The discoveries in Crete, Greece, and the Aegean islands that began a century ago were nothing less than stunning, and seemed to give shape and substance to tales of the Minotaur and the Labyrinth, of Theseus and Ariadne, of Minos and Icarus. Ancient Aegean Art is the first comprehensive historical introduction to the art and architecture Crete, mainland Greece, and the Cycladic islands in the Aegean, beginning with the Neolithic period, before 3000 BCE, and ending at the close of the Bronze Age and the transition to the Iron Age of Hellenic Greece (c.1000 BCE).
Covering a broad range of objects and artefacts, from sealstones to pots to buildings and settlements, Preziosi and Hitchcock discuss both the historiography of the field of ancient art history and explain the artefacts original intentions and functions. In chronologically organized chapters, the authors emphasize the more widely known images and structures, with a glimpse at the lesser-known but important discoveries, explaining their design, uses, meanings, and formal developments. Ancient Aegean Art incorporates the latest archeological discoveries and theoretical and methodological developments, in the only volume to examine both Crete and the mainland.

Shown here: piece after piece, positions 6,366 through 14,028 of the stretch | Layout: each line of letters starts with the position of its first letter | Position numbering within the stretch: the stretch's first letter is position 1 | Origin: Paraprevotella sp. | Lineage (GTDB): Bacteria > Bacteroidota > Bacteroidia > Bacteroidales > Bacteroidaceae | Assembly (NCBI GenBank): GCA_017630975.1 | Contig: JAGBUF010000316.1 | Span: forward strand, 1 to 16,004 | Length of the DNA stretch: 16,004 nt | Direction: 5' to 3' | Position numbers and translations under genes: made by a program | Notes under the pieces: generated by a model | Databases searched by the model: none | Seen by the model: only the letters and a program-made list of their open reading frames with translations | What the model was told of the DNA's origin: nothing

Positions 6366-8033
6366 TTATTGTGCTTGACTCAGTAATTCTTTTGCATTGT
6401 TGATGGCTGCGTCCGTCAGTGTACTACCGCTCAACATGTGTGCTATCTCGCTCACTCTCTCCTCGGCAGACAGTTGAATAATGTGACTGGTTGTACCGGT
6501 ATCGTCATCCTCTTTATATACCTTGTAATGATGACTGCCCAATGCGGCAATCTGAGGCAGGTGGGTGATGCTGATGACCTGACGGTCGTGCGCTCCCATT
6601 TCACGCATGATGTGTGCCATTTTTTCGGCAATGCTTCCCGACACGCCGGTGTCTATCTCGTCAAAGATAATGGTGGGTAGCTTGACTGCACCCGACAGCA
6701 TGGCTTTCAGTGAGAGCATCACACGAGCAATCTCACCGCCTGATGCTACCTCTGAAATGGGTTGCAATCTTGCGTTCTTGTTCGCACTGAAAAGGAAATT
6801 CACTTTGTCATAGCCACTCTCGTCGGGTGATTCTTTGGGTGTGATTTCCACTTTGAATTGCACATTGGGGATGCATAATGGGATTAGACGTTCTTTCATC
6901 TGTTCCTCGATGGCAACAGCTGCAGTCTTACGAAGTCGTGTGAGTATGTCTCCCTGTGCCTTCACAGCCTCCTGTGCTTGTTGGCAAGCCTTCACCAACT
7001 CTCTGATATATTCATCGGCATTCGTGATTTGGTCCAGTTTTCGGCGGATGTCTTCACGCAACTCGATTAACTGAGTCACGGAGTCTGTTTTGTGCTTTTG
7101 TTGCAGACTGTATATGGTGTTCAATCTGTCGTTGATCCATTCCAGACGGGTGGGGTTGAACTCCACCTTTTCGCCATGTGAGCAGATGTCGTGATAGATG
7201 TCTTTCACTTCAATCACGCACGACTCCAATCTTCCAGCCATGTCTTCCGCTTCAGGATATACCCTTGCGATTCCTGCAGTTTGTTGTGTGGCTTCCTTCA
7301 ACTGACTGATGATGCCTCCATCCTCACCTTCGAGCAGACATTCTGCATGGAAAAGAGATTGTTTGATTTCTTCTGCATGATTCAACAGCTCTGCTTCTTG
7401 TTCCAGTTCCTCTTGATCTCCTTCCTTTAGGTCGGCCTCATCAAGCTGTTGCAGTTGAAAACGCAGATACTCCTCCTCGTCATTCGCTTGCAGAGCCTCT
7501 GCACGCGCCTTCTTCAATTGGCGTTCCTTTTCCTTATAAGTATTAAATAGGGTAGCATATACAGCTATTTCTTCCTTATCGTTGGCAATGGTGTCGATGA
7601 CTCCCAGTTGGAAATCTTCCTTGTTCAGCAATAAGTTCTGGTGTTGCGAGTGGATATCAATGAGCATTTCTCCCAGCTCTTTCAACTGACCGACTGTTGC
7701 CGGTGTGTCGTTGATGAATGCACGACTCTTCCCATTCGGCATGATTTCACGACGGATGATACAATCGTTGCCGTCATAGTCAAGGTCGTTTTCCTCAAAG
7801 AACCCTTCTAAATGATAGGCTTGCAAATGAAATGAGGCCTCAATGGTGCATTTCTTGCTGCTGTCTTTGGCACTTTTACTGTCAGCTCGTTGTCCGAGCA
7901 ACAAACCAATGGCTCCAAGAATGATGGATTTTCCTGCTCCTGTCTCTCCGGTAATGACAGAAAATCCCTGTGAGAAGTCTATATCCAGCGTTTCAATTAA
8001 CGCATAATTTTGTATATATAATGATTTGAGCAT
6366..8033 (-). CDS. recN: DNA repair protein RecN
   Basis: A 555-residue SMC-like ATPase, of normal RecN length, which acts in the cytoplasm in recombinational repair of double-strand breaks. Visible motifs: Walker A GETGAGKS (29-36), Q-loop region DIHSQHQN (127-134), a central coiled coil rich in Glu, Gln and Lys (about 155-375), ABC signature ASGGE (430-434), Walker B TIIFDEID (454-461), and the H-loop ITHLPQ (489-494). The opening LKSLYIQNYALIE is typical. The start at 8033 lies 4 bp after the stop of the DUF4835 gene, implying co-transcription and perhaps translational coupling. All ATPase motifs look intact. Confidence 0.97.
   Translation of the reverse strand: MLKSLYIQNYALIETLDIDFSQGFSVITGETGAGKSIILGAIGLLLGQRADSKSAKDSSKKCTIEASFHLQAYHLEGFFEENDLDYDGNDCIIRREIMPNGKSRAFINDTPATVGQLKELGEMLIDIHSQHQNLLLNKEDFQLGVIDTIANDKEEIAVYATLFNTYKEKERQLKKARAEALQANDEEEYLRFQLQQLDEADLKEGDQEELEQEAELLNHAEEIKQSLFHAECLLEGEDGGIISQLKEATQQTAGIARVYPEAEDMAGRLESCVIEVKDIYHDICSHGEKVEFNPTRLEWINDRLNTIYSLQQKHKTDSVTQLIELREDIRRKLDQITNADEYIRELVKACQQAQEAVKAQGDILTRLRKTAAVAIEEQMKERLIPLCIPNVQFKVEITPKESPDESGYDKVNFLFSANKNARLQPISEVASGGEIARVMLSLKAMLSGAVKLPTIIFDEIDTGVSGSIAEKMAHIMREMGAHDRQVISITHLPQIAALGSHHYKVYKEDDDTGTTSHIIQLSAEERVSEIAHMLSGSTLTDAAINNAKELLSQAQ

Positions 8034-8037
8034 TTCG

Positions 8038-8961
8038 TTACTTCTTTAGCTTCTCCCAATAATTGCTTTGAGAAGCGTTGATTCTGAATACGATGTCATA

You may like...
Understanding Architecture - A Guide to…
Lindsay Mattinson Hardcover
London's Architectural Walks
Jim Watson Paperback
The Short Story of Architecture
Susie Hodge Paperback
Elementary Practical Building…
Frank William Booker Hardcover R624 Discovery Miles 6 240
Christmas at Highclere
The Countess of Carnarvon Hardcover (1)
30 Heritage Buildings Of Yangon: Inside…
Sarah Rooney Hardcover
Art Deco Britain - Buildings of the…
Elain Harwood Hardcover (1)
Mastering Autodesk Revit MEP 2016…
Simon Whitbread Paperback
History of Sculpture, Painting, and…
Charles Samuel Farrar Hardcover R546 Discovery Miles 5 460
Philip Wilkinson Hardcover (1)